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In 1912, Congress dedicated 24,700 acres of mountainous land to the U.S. Fish and Wildlife Service to create the National Elk Refuge. The refuge was created to save the Jackson Elk population, which was facing starvation due to harsh winters. Today, the refuge is a winter home to all sorts of wildlife, including elk, bison, swans, bald eagles, and north american gray wolves. The refuge provides, preserves, and restores a winter habitat for the Jackson Elk and many other endangered species. The refuge aims to educate visitors about the importance of wildlife conversation.

  • The Welcome Center of the National Elk Refuge
  • Coloring of the wolves refuge event
  • Jackson Herd Elk in winter refuge
  • Elks fighting for mate on the refuge
In the 20th century, livestock were competing with elk for food. There was a limited amount of natural grasses, and elk were known to eat haystacks farmer's had reserved for their livestock. Along with competition, Wyoming faced many years of long, harsh winters which were deadly to the elk population.
 Wildlife photographer, Steven Leek brought national attention to the endangered starving elk in 1910 through writings, photographs, and lectures. The Wyoming legislature responded by appropriating $5,000 for Leek and others to purchase and voluntarily feed the elk on their land. The following year, Wyoming asked for support from Congress. Congress appropriated $20,000 to feed, restock, and investigate the situation of the elk. Edward A. Preble of the U.S. Biological Survey was sent to asses the conditions of the Jackson Elk herd. It was Preble who wrote the establishment of a winter elk refuge was "the best solution of the problem or properly caring for the elk in the winter." The park was established through varies Acts of Congress. The main act in 1912, set aside land for a winter game reserve in Wyoming.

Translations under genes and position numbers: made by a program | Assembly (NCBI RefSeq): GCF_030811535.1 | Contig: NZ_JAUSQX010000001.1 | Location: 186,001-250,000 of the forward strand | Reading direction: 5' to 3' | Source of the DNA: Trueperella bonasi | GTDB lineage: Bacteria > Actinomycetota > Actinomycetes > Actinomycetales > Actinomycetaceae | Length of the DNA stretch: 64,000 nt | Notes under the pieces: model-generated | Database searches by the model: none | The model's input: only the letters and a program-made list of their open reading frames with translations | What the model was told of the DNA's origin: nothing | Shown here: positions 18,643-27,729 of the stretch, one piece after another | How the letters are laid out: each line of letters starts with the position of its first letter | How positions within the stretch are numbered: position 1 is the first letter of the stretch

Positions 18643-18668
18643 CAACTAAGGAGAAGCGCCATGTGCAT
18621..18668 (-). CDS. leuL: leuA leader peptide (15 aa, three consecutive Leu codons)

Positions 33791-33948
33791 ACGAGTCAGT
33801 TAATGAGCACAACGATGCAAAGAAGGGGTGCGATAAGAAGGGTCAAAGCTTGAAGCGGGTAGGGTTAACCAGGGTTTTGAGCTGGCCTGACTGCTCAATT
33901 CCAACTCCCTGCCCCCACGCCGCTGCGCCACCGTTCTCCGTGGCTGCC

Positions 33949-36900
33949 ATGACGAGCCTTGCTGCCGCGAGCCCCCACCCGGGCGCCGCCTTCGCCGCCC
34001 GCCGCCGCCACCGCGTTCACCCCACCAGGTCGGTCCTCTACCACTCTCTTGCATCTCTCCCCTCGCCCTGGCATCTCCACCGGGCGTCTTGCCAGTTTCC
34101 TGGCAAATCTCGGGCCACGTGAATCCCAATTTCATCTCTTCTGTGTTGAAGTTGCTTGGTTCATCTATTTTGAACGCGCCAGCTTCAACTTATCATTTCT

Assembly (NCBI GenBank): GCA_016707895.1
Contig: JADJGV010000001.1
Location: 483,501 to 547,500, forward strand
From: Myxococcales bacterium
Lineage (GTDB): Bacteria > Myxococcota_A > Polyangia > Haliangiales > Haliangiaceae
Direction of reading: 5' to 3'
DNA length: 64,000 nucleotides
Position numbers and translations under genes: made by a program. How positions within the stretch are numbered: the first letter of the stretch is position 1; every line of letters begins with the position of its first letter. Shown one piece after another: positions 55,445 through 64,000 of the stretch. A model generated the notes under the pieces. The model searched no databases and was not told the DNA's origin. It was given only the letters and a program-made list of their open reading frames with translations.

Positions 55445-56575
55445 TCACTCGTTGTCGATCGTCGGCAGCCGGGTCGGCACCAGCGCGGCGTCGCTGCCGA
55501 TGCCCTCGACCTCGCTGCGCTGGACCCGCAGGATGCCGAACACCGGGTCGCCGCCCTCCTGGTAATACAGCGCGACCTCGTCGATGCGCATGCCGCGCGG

In 1935, the Six Million Dollar Fund was created by an act of Congress and was used to purchase an additional 16,400 acres for the refuge.In 1938, the US transported four swans from the Great Lakes to the refuge. This was the first successful transplant of birds in the United States. Although the refuge was created for elk, there are now 47 different mammal species and 175 different bird species.
The Jackson Elk are the priority species of the refuge. Approximately 11,000 elk exists currently in the Jackson herd. The elk are able to experience regular migration patterns within the refuge's enormous size and individual ecosystems. Elk migration can take days to weeks, and some herds may travel up to 60 miles.
The National Elk Refuge is no stranger to the United State's national bird. The Bald Eagle is the only eagle unique to North America, and you can spot plenty of them making homes among the forests of the refuge. Due to the consumption of toxic chemicals like DDT, Bald Eagles were considered endangered species before 1972. However, acts of conservation have moved their status to only threatened. At the National Elk Refuge, cottonwood trees have been nicknamed "eagle trees", because that is where tourists are likely to spot them.
In 1995, the Endangered Species Act allowed 31 gray wolves from Canada to be released and studied within the Yellowstone area. The animals were tagged so that conservationists could document reproductive success, deaths, and breeding pairs. The National Elk Refuge recognizes the Pinnacle Peak Wolf Pack as their responsibility and care for them as they do the elk. In 2012, wolves were removed from the endangered species list.
The National Elk Refuge has one of the largest volunteer programs in the US Fish and Wildlife Services regions. They are partnered with Boy Scouts, who used elk sheds donated by the refuge to build the infamous elk antler arches at every entrance of Jackson Town Square.
Elk Fest is an annual auction of elk antlers which begin the elk begin to shed in March. Collecting the fallen antlers prevents others from illegally removing them, an act known as poaching. Thousands of Boy Scouts and volunteers spend weeks collected the antler sheds to be auctioned. Every year, approximately 9,676 pounds of antlers are collected and sold. 
For population control purposes, the National Elk Refuge offers elk and bison hunting. Both types of game can only be hunted when a permit is obtained by the US Fish and Wildlife Services. Hunting can only be done within a specific area for a determined amount of time. Because the demand is so high, once a hunters has a license to hunt elk or bison, he must complete an application for a hunting permit on the refuge.
About the Refuge. National Elf Refuge. May 15, 2013. Accessed March 14, 2017.

USFWS Mountain-Prairie. Accessed March 15, 2017.